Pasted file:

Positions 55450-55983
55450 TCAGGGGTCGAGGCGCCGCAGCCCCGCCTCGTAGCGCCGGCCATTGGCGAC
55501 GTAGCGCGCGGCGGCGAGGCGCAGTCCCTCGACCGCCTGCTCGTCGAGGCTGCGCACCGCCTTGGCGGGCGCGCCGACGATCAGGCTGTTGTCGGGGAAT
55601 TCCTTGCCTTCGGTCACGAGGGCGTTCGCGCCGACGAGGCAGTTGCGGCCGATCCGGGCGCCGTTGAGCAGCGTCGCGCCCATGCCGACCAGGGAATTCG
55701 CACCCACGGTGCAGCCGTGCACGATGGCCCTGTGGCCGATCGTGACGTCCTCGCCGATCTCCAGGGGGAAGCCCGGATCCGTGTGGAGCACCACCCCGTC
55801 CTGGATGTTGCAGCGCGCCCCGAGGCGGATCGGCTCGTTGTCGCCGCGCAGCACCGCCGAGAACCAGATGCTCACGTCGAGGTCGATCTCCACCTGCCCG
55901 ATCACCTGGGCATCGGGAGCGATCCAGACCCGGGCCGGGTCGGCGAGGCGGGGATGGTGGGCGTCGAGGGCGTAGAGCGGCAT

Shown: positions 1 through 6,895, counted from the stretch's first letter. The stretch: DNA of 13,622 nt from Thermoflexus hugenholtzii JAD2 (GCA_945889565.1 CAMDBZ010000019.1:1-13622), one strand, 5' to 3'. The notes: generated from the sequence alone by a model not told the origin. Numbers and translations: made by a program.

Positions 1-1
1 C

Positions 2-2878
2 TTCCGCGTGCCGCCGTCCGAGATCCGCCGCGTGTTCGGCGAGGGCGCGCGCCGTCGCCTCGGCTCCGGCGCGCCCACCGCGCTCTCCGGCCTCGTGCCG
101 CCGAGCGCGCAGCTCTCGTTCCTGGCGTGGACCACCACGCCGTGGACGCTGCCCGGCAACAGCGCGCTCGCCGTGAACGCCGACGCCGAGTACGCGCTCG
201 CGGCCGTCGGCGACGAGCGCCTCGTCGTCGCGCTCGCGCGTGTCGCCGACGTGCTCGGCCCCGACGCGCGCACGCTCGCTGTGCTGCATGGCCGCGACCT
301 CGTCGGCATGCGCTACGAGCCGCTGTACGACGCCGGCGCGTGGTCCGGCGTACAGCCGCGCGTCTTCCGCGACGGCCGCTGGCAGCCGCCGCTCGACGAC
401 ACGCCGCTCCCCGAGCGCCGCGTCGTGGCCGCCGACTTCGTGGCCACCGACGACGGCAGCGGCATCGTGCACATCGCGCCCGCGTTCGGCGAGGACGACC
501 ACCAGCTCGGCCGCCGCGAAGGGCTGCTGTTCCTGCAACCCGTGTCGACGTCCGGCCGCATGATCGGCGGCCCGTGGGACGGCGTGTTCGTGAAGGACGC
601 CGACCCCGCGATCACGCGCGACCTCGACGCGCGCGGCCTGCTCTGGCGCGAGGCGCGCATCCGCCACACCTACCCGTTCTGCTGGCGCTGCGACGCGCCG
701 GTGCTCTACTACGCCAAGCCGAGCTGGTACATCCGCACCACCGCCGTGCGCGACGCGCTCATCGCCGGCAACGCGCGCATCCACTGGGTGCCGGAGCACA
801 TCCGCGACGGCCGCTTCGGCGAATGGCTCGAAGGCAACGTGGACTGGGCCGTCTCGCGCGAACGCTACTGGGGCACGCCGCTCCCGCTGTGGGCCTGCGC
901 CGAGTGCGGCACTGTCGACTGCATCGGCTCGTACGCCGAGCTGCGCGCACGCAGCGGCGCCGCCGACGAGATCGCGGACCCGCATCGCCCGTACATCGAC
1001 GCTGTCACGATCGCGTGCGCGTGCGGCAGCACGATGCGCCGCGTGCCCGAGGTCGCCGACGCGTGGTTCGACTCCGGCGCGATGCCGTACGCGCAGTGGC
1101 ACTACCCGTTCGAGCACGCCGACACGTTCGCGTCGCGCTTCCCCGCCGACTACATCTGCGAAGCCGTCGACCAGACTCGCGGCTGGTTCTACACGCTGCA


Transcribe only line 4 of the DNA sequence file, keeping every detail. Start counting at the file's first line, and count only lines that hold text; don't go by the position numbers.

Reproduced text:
55601 TCCTTGCCTTCGGTCACGAGGGCGTTCGCGCCGACGAGGCAGTTGCGGCCGATCCGGGCGCCGTTGAGCAGCGTCGCGCCCATGCCGACCAGGGAATTCG